Localist Manifesto?

You may or may not have heard the term localism.

Localism is generally understood in contrast with centralism, its opposite; it is a practical byword for common sense, the philosophy of M.Y.O.B. (mind your own business), a notion whose apprehension hinges on honesty and which criminal, dominance-obsessed regimes such as ours mostly fails to comprehend.

(Some middle class élite I have met, whose hearts are in the right place but just haven’t yet managed to see all men as their brothers, predominately prefer fancy words we [and they] can’t understand like subsidiarity and distributism, but both words amount to the same as localism. [The élite have grasped the value of locally grown food. Don’t let us forget it.])

Localism is how the common man makes himself independent of the élite and interdependent with his peers.

And I think it sums up what we’re about in the Anti New World Order Party.

It’s simple.

Localism only wants one thing to be big and powerful: the family.

We’ve talked a lot lately about how the Anti New World Order Party eschews secret societies but also refuses to persecute, prosecute or infiltrate them in any way.

This is because our focus is in letting all men retain their innate freedom to say and do anything and everything that is not in itself directly, objectively destructive or harmful.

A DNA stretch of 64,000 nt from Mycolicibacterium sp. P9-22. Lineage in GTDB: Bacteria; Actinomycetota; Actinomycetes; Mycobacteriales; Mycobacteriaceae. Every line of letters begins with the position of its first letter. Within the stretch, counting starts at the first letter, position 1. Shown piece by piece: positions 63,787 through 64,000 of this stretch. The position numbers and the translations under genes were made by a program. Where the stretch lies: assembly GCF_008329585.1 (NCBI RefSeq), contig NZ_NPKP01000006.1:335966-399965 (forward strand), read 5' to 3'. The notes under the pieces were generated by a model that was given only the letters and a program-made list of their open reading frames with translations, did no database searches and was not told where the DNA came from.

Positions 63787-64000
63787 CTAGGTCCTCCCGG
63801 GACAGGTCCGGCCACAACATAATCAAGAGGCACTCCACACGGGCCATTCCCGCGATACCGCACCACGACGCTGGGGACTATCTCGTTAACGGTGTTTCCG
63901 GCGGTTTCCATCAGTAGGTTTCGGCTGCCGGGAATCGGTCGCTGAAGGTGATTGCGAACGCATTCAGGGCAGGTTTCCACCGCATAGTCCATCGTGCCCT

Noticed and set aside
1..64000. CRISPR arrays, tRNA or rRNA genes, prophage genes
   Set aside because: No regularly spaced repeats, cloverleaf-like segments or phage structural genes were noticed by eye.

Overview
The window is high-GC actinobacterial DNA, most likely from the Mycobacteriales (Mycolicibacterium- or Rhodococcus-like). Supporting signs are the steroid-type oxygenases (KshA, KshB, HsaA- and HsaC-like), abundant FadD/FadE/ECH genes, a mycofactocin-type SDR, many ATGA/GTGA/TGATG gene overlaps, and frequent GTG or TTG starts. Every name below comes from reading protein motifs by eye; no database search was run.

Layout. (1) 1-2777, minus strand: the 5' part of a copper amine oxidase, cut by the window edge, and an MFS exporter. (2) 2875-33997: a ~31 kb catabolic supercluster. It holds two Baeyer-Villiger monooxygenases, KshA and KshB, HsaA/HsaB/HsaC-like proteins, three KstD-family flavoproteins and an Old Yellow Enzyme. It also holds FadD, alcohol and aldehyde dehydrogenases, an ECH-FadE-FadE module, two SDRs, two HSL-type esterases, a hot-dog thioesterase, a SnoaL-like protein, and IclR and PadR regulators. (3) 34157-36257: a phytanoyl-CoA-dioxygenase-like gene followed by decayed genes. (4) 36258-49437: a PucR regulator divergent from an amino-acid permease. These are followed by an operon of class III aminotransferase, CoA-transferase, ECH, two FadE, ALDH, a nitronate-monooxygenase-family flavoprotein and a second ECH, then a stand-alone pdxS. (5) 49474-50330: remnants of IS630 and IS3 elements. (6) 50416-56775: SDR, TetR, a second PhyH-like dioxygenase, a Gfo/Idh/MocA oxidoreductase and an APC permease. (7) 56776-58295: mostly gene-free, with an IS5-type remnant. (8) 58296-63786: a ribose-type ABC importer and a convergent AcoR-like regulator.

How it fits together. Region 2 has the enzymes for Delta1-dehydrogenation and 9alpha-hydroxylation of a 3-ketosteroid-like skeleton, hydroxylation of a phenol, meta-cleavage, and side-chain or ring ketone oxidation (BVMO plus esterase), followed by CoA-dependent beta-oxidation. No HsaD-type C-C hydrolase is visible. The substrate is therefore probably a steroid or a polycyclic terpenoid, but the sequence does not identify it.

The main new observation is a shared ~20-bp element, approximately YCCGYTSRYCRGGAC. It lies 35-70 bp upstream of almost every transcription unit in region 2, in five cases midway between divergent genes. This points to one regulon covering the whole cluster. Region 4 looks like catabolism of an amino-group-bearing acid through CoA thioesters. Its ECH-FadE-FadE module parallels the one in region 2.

Freedom makes room in the human spirit for creativity, and creativity produces local prosperity.

There is no perfect system, but we believe that upstanding, spirited men and modest, nurturing women who appreciate, pursue and embody truth, goodness and beauty can, have and will make the world better.

We love light and abominate darkness.

We love the Incarnation and loathe the Occult.

We love peace and detest violence.

We love freedom and despise oppression.

But note: these are no contrived planks but God-given, intuitive, organic, common-sense, unconscious, instinctual positions that every natural man gladly takes up as soon as he is conscious of them, and I am sure that, deep down, all hold them.

Therefore, the only question left is: How far are we all willing to go in living them?

(I think what I’m saying is this: localism is just another word for love!)

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